30 Human technology and objectification
31 Rigour and exactitude in science
32 concept and its achieve and carry over nature and world
33 technological know-how and the lived world

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Implications for the human sciences and a human technological know-how of geography
34 Phenomenology
35 Phenomenology and the technological know-how of geography
36 in the direction of a proper projective human science
37 Husserl and human science
38 in the direction of a proper and a priori 'mathesis of spiritand of humanity'
39 The existential analytic and the human sciences
40 The existential analytic and the 'natural notion of the world' (or lifeworld)

Towards an realizing of human spatiality
41 Geography, global and space
42 international and worldhood
43 Space
43a The technological view of space
43b The spatiality of the present-at-hand
44 the typical mode of being-in-the-world
45 The spatiality of the ready-to-hand: locations and regions
46 area and science
47 Man's spatiality
48 area and man's spatiality
49 position and area: implications for a local ontology of spatiality for a geographical human technology

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Extra info for Heidegger und die Theologie

Example text

Im Glauben ,wird' Gott und, wird' der Mensch. (1) Nicht-objektiv: Auch der Mensch des Glaubens ist nicht als ein Seiendes bestimmt. Der Glaube ist ebensowenig eine Eigenschaft als ein Seiendes, sondern wie das Sein darüberhinaus. Der Glaubende ist in seinem Sein als Glaubender und der Glaube als eine Weise von Sein, aber eben als Glauben. In diesem Glauben ereignet sich, vergleichbar dem Sein, Glauben. In diesem Glaubensvollzug ist der Mensch Mensch als Glaubender, und zugleich ist darin Gott als der den Glauben gewährende und darin selbst ankommender.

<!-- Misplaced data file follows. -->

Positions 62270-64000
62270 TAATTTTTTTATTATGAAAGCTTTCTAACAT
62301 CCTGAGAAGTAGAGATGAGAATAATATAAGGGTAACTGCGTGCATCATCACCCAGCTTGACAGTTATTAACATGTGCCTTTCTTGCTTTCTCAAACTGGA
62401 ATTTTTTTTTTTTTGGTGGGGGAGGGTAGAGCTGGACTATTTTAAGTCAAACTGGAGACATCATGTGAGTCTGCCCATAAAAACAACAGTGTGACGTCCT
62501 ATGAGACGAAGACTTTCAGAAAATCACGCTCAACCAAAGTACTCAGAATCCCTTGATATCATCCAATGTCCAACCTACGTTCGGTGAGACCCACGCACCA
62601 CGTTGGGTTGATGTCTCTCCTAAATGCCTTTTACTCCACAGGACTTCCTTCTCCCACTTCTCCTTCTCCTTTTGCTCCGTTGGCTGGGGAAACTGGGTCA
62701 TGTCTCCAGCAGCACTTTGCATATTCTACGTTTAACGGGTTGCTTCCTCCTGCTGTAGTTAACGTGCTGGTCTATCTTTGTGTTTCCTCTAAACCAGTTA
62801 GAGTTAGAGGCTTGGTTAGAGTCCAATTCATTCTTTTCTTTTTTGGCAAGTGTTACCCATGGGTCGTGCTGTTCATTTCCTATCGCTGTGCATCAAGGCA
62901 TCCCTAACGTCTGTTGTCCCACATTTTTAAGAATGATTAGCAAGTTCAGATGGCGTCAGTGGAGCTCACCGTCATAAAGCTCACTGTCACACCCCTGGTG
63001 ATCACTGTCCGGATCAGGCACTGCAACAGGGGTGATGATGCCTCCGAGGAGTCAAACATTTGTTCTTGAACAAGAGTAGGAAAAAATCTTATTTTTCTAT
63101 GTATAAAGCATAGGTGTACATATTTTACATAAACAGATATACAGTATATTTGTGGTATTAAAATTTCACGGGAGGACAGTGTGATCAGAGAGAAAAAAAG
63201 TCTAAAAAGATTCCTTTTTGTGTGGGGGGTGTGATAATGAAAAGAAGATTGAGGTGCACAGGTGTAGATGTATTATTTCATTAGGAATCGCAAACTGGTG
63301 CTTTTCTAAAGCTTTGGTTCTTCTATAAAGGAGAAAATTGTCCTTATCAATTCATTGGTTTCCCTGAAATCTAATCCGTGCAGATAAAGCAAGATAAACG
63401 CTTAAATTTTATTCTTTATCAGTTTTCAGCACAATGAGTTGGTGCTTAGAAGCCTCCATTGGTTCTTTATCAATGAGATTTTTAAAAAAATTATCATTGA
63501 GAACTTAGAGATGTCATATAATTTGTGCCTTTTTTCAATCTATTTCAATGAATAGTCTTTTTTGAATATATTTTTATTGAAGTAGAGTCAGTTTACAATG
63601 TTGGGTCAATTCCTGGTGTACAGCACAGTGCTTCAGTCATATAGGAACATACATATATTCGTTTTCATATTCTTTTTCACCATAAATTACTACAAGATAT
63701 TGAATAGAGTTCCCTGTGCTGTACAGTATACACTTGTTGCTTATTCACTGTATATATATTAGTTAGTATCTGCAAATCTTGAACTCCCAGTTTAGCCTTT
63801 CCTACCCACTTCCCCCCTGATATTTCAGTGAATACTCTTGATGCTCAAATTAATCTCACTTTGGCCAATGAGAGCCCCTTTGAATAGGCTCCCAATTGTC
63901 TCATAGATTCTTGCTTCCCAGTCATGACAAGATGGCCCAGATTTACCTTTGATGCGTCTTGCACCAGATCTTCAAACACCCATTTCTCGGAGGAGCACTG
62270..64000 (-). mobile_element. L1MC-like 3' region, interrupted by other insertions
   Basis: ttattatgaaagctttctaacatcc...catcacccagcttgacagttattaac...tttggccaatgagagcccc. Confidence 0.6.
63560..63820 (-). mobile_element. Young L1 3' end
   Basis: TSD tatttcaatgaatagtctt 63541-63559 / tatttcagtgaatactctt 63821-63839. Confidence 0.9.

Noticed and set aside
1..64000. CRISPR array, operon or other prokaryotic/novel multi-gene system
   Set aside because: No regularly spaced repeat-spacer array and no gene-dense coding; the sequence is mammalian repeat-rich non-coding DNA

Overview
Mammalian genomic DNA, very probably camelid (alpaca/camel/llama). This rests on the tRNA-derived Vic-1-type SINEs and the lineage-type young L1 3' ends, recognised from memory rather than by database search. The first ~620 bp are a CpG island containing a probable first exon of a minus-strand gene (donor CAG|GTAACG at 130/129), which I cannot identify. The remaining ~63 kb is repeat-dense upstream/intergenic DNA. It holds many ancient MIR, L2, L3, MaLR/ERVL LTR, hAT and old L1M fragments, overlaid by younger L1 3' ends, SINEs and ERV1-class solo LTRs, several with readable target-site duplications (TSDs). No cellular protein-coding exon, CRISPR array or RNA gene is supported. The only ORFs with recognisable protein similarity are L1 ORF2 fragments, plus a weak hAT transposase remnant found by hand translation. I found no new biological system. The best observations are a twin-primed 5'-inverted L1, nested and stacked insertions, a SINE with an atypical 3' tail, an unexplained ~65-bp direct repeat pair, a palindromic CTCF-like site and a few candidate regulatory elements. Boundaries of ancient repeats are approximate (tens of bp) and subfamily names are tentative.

41 (1929) Vgl. Ludwig Weber, Meister Eckharts ,esse est intelligere' und einige Ergänzungen zum Thema: Theologie als Meditation. Auf Spanisch in: Analogia, Revista de Filosofia, Mexico 2/1988, S. 107-129. Vgl. auch Ekkehart Fräntzki, Die Abgeschiedenheit. Zur Grundstellung des Meister Eckhartschen Denkens, in: Zu-gänge in die Sache des Denkens, Pfaffenweiler 1988, S. 25-47, bes. S. 25-30. 5 6 7 8 9 10 11 12 13 14 15 16 17 18 19 20 21 22 23 24 25 26 27 28 Meister Eckhart, Deutsche Predigten und Traktate, hg.

Ll "In dem Augenblick, da der Mensch dieses ,Nichts' erblickt, steigen alle Sünden seines ganzen Lebens vor ihm auf, ... geheimnisvoll und dunkel in dieses ,Nichts' eingebrannt. 3 Im Nichts Gott zu begegnen ist scheinbar ein Verlust, in Wirklichkeit der wahre Reichtum. Abgeschiedenheit, Gottesgeburt in der Seele, Durchbruch von Gott zur Gottheit, sind so etwas wie ein Grunddreiklang im Eckhartschen Denken. Sie kommen immer wieder zur Sprache und sind stets gegenwärtig. Man möchte sagen, sie sind drei Aspekte eines einzigen Sachverhaltes.

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Heidegger und die Theologie by Ludwig Weber (auth.)